One of my friends posted an article yesterday called “U.S. – Pakistan Relations: A Hyphenated Perspective”. It is a thoughtful piece written by a woman who was born in Pakistan, but raised by immigrant parents in the south, specifically Texas. Samreen Hooda has spent far more time in the United States than I have and far less time in Pakistan. She loves the dual heritage of both Pakistani and American traditions – her “dual identity”. She states
“The commitment to community and family, the concern for the good of the whole and the notion of sacrifice and service are embedded within me from both cultures. There are values and traditions that each side can learn from the other to make their own culture even better.”
But Samreen is concerned and articulates that concern in the article. She tells the story of a co-worker apologizing to her for saying ‘they should bomb everyone in Pakistan for hiding Bin Laden” and goes on to say “but it was just a joke. I didn’t mean sane people like you, just the crazies.” She chose to brush off the comment and not take offense but couldn’t shake it during the day. She used it instead as a way to move her to a thoughtful response that could help others. What distinguished her from the ‘crazies’? Samreen recognizes that with her hyphenated status as Pakistani – American she is suspect. Growing up she didn’t even think to be a hyphenated American, she thought she was just American. She has realized in more recent years that what becomes more important to people is not where she was raised, but the fact that her parents immigrated from “a country too close to Bin Laden’s homeland.”
The term ‘Hyphenated American’ was used as a derogatory term and was descriptive of Americans who were born elsewhere and had an allegiance, not only to America but to a “foreign” land. It was used in the late 1800’s on into the early 1900’s and primarily referred to Irish or German Americans. Like many words, it is time to rewrite the meaning of this word and see it in the best sense as those who are truly bi-cultural and able to move between cultures with ease and understanding. The cartoon above was published in 1899 in Puck magazine to poke fun at the hyphenated American and their right to vote. Given the current political debate on immigration and “being American” it feels right to resurrect the picture.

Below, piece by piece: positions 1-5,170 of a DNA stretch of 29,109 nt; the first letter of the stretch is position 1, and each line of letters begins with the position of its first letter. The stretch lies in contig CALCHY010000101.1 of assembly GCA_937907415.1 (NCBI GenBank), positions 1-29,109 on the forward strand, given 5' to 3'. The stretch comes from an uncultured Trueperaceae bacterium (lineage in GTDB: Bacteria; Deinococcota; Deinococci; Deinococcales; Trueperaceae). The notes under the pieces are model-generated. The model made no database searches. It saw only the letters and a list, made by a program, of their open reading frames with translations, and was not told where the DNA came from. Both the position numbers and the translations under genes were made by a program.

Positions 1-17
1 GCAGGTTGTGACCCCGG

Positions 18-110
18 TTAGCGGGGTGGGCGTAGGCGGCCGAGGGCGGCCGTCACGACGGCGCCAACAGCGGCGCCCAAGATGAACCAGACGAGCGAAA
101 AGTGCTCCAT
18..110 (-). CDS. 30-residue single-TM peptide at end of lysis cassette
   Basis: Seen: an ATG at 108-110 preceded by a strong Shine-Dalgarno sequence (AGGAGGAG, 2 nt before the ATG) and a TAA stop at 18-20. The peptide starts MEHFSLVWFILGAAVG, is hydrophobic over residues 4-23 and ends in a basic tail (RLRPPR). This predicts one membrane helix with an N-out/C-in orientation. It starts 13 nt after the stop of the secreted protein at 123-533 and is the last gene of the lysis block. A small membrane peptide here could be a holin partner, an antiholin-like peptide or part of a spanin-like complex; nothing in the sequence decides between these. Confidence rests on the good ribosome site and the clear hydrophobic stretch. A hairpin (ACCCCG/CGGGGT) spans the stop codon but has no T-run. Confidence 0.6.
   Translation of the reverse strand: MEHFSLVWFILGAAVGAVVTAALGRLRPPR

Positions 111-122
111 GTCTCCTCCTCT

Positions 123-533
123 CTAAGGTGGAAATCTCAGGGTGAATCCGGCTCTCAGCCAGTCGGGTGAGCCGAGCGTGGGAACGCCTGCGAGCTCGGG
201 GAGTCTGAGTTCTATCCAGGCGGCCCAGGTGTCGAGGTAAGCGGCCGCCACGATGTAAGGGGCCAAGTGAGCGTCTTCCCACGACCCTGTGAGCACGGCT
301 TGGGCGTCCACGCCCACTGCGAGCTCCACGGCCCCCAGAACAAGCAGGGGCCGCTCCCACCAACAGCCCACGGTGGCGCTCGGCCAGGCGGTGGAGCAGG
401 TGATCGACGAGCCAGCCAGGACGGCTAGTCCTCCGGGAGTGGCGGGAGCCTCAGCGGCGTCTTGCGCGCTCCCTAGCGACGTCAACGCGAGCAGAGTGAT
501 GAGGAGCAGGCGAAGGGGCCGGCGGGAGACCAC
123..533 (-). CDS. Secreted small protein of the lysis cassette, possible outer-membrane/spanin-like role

People like Samreen are the bridge builders in our country. Their understanding of both sides of the world and ability to think critically through complex issues, able to articulate a solid analysis void of finger-pointing is a skill and gift. As Pakistan and the U.S. muddle their way through what Samreen calls the ‘winter of their relationship’, it is the hyphenated Americans like Samreen that can bring perspective to the table.
Ironically, and she points this out well toward the end of the article, we are all hyphenated Americans. Boston is full of proud Irish and Italian Americans. My street in Cambridge is full of Greek Americans, proudly Orthodox and growing grape leaves over vines in the summer. African-Americans, Mexican Americans, Hispanic Americans …about the only thing we don’t have is English Americans. If each of us remembered our heritage, it would be easier to come to the table with thoughtful dialogue, willing to hear the other side.
So, what’s your heritage and what do you think? Add to the discussion in the comment section and be sure to read the article linked below. It brings a great perspective to what we know is a complex issue.
- Where are the English-Americans? (via England calling) (englishwarrior.wordpress.com)
- US Repeats Warning: Bin Laden Killing May Increase Terror Threat to Americans (blogs.abcnews.com)
- We need to enlist Pakistan, not punish it (cnn.com)
- U.S. officials, Musharraf worry about latest split (cnn.com)
4 thoughts on “Perspective of a Hyphenated Immigrant”
As a child I took delight in my Polish-American heritage. Only later I learned that it was really Polish-Lithuanian-American. During WW2 we had an amazing Greek-American music teacher, Miss Mekalatos. This woman organized 5 elementary schools into a concert featuring songs and dances from the many countries represented in our small town. We had Italian-American, French-Canadian-American, Scandinavians, and others too many to list. Someone made us all costumes, and the festival was held on the local golf course. All of us were Americans, and patriotic as children can be in the middle of a war, but we weren’t melted into anything homogeneous. I believe America is richer because of our history of diversity. The hyphenated Americans of today come from many other parts of the world than Europe, and the majority are here because of the opportunities they see for a better life. We need to celebrate the richness they bring to us and reach out to welcome them.
The problem is that Liberals have worked to prevent integration and assimilation, turning America into a salad bar instead of a melting pot, if one can stand the trite metaphor.
Within that modern context there are no hyphenated Americans because the “hyphenated” aren’t American in any meaningful way if they’re the ones identifying themselves to themselves as “hyphenated.”
People chose diversity over unity and now wonder why things are fragmenting.